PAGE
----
• The information carried by the asynchronous event must comply with certain criteria.
    • The communication has a controlling application. The server verifies if the controlling application is interested in controlling the asynchronous event (step S7). Two different situations can occur:
      • The application wants to process the event. The application takes control of the communication for this event, therefore said event must reach the application (step S8).
      • The application is not interested in the control of this event. The server assumes control of the communication (step S9). In this case the controlling application does not want to take control of the communication, but it has the possibility of being able to receive the event but without being able to act on it.

Once the previous step has been carried out, the search for those applications which may be interested in receiving the event but without being able to interact with it (step S10) is carried out. These applications can only be those applications which previously received a communication initiation event, wanting only to receive it, not aspiring to take control. The search for new applications having this event as the communication initiation event and which only want to receive the notification that this event has occurred in the system is also carried out.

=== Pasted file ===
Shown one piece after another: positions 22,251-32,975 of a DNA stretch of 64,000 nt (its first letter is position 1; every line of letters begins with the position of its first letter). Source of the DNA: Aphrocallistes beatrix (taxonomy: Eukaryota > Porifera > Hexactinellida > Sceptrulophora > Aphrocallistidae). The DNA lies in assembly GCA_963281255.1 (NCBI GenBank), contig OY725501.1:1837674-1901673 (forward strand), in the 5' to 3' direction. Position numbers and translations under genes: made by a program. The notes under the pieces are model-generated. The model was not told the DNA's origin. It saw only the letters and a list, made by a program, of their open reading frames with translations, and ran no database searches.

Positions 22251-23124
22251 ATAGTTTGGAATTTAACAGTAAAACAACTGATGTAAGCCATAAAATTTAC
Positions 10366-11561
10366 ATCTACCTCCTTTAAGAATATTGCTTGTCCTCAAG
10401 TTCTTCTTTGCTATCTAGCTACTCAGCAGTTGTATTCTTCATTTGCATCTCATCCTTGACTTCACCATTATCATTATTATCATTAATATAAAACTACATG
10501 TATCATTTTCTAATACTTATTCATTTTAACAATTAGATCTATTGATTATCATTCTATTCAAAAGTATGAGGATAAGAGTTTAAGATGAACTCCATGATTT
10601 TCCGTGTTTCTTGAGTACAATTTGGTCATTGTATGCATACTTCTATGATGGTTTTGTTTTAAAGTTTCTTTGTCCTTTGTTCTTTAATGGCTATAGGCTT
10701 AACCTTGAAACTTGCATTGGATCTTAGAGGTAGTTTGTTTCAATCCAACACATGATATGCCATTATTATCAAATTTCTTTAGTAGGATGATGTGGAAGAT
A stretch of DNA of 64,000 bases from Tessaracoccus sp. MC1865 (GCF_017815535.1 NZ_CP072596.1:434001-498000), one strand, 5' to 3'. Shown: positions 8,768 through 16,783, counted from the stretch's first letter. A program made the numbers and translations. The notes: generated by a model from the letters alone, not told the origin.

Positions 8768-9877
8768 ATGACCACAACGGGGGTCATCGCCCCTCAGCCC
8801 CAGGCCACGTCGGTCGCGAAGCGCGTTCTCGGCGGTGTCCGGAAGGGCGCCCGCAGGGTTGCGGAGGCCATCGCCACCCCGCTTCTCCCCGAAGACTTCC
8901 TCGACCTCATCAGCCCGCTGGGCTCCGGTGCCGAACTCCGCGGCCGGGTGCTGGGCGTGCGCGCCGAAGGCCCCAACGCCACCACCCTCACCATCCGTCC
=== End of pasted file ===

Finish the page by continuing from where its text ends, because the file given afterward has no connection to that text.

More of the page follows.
Once all the applications which are interested in receiving the event are obtained, the event is sent to each of the applications, each application carrying out the parallel processing of said event (step S11).

Finally, FIG. 6 shows the activity diagram for the end of a call:

The server receives an ending SIP signaling message corresponding to an ongoing communication which is being controlled by the server (step S0″). The server extracts the relevant information from the SIP message and transforms it into an asynchronous event (step S2) which is sent to the Event Router (step S3). Once the event has been sent, the server checks if the call can be considered to be finished (step S3a); if affirmative, the server eliminates all the information relating to this communication which was stored in the information tree (step S1″).

Once the Event Router receives the event (step S4), it verifies if the communication has an assigned controlling application (step S5). Two different situations can occur:

    • The communication does not have a controlling application. The server carries out the search for said application (step S6). The choice of this application is made taking the two factors explained above into consideration:
      • The application must want to control this specific event.